Sure, parties are for fun, but they can also be great for your career.
It’s too true. While parties are events where people are meant to have fun, they are also primo networking territory. In fact, the winter holiday season, with its open houses, cookie exchanges, ugly sweater contests and company parties, is perhaps the most wonderful networking time of the year.
This does not mean you need to coldly calculate the potential business advantage of every social event. You should partake of and enjoy any and all festivities that come your way this month. ’Tis the season.
At the same time, remember that wherever you are in life — just starting out, mid-career, thinking of scaling down — you will always need “connections.” And there are few better times to strengthen and grow your connections than right now.
So why not get a little extra oomph out of your holidays this year? Treat each event as an opportunity to meet at least one new person. If you can, research the guest list first and set a specific target. Maybe the new people you meet will turn into job leads or clients. Maybe you’ll just have made some new friends. It’s all about attitude.
If you are naturally shy, consider bringing a wingman (or woman). Choose a gregarious type who knows how to start and maintain a lively conversation. You can even make an arrangement to talk each other up in front of the people you want to impress — it’s a win-win.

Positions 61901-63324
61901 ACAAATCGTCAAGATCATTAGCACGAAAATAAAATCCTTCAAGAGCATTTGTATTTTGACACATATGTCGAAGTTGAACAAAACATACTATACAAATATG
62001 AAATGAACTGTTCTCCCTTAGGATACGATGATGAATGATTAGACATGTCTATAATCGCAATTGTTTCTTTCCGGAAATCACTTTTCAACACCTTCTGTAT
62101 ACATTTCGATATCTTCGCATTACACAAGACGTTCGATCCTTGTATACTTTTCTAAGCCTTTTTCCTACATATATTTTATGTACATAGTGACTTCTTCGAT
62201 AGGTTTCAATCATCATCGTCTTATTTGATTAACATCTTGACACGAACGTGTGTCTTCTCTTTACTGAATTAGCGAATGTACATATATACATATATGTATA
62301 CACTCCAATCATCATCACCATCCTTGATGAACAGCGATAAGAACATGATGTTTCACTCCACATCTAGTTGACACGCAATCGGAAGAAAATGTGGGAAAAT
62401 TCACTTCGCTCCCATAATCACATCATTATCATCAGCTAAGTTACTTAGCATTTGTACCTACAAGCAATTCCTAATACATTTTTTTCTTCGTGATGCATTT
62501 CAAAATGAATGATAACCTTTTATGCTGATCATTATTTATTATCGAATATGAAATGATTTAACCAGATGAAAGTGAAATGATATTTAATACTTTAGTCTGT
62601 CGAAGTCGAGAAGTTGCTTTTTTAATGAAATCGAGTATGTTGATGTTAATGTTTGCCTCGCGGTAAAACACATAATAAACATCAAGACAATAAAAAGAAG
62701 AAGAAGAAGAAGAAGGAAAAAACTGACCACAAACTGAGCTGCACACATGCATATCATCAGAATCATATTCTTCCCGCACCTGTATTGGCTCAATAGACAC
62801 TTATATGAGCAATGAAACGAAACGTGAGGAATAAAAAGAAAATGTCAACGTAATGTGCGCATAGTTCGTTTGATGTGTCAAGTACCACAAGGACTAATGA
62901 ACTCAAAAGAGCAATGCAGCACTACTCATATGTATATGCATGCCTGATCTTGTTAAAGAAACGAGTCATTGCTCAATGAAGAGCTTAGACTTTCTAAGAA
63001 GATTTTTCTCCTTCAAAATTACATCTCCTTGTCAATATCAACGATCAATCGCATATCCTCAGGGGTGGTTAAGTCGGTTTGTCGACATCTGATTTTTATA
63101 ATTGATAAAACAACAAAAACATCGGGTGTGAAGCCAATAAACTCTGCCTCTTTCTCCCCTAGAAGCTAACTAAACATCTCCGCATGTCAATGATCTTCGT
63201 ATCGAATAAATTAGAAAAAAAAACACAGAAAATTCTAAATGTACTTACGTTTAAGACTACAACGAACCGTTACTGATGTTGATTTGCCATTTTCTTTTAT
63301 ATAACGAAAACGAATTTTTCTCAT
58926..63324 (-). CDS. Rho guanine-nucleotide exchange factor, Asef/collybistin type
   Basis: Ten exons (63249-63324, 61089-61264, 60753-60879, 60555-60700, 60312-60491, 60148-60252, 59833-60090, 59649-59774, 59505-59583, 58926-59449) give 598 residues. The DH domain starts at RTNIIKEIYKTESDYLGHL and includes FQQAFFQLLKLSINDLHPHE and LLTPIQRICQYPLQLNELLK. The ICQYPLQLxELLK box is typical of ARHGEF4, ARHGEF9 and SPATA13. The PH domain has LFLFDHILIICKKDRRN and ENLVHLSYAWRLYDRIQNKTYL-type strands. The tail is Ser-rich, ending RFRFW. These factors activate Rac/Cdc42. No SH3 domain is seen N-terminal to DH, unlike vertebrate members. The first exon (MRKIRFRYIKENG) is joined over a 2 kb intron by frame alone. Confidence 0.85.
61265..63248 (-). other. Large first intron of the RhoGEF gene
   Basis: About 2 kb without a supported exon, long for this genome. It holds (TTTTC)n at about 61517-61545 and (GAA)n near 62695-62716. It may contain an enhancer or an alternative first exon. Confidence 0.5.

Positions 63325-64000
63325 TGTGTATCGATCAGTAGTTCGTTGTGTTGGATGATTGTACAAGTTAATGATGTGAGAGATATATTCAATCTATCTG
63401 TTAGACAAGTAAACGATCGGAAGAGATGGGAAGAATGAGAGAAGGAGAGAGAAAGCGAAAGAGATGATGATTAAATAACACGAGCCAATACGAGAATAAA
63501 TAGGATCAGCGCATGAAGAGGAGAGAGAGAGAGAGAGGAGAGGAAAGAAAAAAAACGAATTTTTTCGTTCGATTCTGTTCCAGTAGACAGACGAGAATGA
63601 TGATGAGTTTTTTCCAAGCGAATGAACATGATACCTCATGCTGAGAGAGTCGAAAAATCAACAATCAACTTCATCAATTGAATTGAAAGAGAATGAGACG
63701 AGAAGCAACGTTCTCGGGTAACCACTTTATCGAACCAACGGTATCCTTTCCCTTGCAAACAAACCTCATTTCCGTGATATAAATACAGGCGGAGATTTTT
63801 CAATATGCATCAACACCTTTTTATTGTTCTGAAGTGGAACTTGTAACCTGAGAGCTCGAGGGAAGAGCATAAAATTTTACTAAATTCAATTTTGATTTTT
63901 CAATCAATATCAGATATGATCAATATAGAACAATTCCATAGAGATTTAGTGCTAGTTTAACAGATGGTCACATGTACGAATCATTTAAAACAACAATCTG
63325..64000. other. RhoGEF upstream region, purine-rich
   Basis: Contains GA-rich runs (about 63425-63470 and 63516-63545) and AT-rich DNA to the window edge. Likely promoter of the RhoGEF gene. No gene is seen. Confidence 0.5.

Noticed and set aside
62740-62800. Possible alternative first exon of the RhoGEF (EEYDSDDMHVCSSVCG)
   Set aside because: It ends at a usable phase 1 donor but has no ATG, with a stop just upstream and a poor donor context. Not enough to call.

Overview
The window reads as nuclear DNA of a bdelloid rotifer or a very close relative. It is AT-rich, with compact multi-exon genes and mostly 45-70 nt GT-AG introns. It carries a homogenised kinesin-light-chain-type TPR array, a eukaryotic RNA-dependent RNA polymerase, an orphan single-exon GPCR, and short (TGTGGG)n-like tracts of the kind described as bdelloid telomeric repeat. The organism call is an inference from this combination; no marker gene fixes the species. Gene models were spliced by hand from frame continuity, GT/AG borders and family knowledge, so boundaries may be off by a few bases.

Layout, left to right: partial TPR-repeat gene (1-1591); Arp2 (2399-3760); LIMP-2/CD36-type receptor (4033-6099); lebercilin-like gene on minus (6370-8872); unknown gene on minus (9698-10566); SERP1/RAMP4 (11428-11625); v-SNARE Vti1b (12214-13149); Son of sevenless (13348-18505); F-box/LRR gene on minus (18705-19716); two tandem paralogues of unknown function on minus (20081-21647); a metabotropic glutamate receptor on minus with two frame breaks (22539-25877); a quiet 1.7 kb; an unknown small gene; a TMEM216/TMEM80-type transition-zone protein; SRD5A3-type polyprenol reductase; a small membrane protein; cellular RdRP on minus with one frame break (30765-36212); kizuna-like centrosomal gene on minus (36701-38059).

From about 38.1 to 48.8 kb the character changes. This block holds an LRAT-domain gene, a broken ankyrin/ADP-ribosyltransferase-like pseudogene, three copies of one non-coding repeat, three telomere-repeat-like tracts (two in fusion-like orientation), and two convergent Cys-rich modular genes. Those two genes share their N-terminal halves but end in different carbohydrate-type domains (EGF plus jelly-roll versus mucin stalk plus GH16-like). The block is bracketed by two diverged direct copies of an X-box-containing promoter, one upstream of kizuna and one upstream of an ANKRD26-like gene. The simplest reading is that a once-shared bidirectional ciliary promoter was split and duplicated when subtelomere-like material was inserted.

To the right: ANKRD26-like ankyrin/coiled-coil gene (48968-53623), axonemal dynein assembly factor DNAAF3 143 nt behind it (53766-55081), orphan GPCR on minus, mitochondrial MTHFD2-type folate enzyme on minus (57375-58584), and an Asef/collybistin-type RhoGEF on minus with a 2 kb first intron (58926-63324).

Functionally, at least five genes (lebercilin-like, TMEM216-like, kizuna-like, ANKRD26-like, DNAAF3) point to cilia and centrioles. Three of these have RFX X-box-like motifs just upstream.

Do remember that you’re at a party. No “hard sells,” please. If a business topic comes up, touch on it lightly and then suggest talking later on the phone or over coffee. If you are collecting business cards, find a moment to jot down some identifying info on the back. It’s too easy to forget who is who when you are meeting a lot of new folks. Oh, and do follow up promptly. You’ll also want to connect with them on the social media platform of their choice.
Finally, as at any social event, listen more than you talk. Ask questions and act interested in the answers. Dress festively but elegantly (unless it’s an ugly sweater party). Steer clear of touchy subjects. Eat and drink lightly. Thank the host. Above all, seek to establish a friendly, convivial vibe.
And, of course, have fun.
Karen Burns is the author of The Amazing Adventures of Working Girl: Real-Life Career Advice You Can Actually Use and of the novel “The Paris Effect.” Email her at firstname.lastname@example.org.